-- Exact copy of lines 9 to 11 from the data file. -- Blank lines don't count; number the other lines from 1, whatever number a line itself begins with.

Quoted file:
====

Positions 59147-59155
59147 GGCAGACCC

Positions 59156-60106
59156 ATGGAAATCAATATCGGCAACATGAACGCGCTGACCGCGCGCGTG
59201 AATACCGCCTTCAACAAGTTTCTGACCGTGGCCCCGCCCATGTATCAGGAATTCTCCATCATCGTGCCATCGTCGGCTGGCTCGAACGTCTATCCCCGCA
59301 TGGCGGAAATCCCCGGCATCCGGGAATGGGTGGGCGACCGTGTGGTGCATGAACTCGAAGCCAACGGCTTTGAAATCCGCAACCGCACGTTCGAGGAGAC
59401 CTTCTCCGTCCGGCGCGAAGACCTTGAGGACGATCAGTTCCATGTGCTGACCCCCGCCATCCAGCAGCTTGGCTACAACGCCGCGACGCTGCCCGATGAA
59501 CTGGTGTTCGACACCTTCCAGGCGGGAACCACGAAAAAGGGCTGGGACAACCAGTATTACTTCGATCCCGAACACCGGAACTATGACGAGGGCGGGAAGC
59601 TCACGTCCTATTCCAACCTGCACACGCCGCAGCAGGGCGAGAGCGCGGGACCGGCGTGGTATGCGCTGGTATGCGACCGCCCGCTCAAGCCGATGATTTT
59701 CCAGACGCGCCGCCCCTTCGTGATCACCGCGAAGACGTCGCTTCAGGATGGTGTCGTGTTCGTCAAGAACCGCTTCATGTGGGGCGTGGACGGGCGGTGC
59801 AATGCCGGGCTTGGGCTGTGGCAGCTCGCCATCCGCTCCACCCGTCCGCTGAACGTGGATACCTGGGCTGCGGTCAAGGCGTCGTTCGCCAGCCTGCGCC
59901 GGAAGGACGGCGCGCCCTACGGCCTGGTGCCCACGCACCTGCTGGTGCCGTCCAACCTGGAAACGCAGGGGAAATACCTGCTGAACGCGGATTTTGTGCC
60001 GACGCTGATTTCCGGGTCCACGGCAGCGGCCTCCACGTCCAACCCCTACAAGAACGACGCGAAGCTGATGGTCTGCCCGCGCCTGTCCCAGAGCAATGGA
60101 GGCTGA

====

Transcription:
59601 TCACGTCCTATTCCAACCTGCACACGCCGCAGCAGGGCGAGAGCGCGGGACCGGCGTGGTATGCGCTGGTATGCGACCGCCCGCTCAAGCCGATGATTTT
59701 CCAGACGCGCCGCCCCTTCGTGATCACCGCGAAGACGTCGCTTCAGGATGGTGTCGTGTTCGTCAAGAACCGCTTCATGTGGGGCGTGGACGGGCGGTGC
59801 AATGCCGGGCTTGGGCTGTGGCAGCTCGCCATCCGCTCCACCCGTCCGCTGAACGTGGATACCTGGGCTGCGGTCAAGGCGTCGTTCGCCAGCCTGCGCC